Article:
HEALTH ACCESS UPDATE
Thursday, October 9th, 2003
NEW GOVERNOR NAMES NEW TRANSITION TEAM
Health Policy Views Still Hazy
Governor-elect Arnold Schwarzenegger has appointed a transtion team and a transition Director of Finance.
The transition team contains a mix of conservative Republicans, such as Congressmember David Drier and Sen. Jim Brulte; moderate Republicans such as former legislators Rebecca Morgan and Charlene Zettel, and Democrats such as San Francisco Mayor Willie Brown, LA Mayor Jimmy Hahn, former Speaker Bob Hertzberg, and CTA leader John Hein. Corporate leaders are well represented from Carly Fiorina (HP) to Eli Broad (major developer). Former Governor Wilson and former Republican candidates Bill Simon and Richard Riordan are included.
The transition team contains 65 members and is plainly intended to be broadly representative of the ethnic diversity of California. Latinos and Asian/Pacific Islanders are well represented. Several African Americans other than Willie Brown are included. Democrats look to be perhaps 15%-20% of the group. While conservative Republicans are well represented, probably better represented than Democrats, this is certainly not the dream team for far right. A McClintock transition team would have been very different.
We do not know what the role of this transition team will be: a group of this size is plainly not a working body. But it potentially creates a broad network for recruiting department directors and other political appointees and for shaping policy in the transition.
The 3,000 political appointees will be replaced at the time of the official transition in a few weeks: this will include staff down to the deputy director level in departments and in some cases below. We do not know who will take their places because no one knows this. We know from our experience with the Department of Managed Health Care what a huge difference a new team can make. We shall see what the new Administration brings.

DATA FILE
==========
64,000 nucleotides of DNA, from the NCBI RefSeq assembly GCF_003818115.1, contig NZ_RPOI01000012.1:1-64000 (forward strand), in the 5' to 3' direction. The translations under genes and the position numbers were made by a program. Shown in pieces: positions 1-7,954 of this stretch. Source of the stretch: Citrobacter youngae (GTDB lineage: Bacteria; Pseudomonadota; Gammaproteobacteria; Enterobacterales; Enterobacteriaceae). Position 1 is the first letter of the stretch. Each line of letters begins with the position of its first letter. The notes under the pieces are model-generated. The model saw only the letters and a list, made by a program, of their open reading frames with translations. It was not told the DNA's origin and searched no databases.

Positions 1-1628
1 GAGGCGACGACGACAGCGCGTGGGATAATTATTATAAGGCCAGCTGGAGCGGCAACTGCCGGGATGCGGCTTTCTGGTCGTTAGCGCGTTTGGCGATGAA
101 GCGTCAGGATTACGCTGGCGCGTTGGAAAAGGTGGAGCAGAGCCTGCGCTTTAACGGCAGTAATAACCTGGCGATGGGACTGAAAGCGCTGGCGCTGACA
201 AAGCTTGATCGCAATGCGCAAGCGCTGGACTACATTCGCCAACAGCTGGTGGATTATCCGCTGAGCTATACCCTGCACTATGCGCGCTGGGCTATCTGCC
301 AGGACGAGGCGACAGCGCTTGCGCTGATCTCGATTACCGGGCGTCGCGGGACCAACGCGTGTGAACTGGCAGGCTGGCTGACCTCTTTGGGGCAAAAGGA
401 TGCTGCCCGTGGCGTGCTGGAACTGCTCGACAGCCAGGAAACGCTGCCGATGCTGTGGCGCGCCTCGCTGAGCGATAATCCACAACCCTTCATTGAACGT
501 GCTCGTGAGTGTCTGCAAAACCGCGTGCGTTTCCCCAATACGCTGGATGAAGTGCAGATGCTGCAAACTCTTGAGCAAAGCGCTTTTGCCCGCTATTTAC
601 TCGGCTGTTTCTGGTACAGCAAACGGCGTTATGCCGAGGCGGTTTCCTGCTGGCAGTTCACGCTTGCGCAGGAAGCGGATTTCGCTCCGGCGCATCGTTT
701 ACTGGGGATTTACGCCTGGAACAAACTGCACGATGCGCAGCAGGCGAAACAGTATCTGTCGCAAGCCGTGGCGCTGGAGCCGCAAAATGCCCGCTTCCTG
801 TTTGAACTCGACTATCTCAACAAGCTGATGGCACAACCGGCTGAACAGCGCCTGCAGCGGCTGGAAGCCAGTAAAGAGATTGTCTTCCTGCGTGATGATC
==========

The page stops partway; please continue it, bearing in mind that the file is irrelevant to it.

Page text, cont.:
The new director of finance is on loan from that position in Florida where she has served Governor Jeb Bush. In Florida, she has required departments to map out cost and demand for services, with five-year forecasts of need and performance goals that connect outcomes to budget dollars. Her view of what she has accomplished and that of the Republicans who lead the legislature seems to be at odds–she believes the budget has been balanced without tax increases. Legislators feel differently.
For a complete list of the transition team, go to www.latimes.com on October 9, 2003. For a description of the new director of finance, there is an interesting article at www.sacbee.com/weblog also for 10/9/03.
Does this mean that we will face the same budget fight that we faced this year? Or a different and more difficult one? The budget deficit was projected to be $8 billion or more—repealing the vehicle license fee ups that to $12 billion. If the new administration tosses out some of the various contrivances used to defer the pain until later, then the magnitude of the spending gap only grows. Cleaning house has consequences.
In his campaign, he has stated that there will be cuts, but he will not raise taxes, and education is not on the table. The next biggest item in the budget, by far, is health care.
Other than that hint, we do not yet have a clear sense of Schwarzenegger’s health policy objectives. He did not answer the Health Access questionaire, as part of a general campaign policy to not answer any candidate surveys, and of course has no voting record. We will bring you further reports on his policy positions as we have more information.
–Beth Capell & Anthony Wright for Health Access California.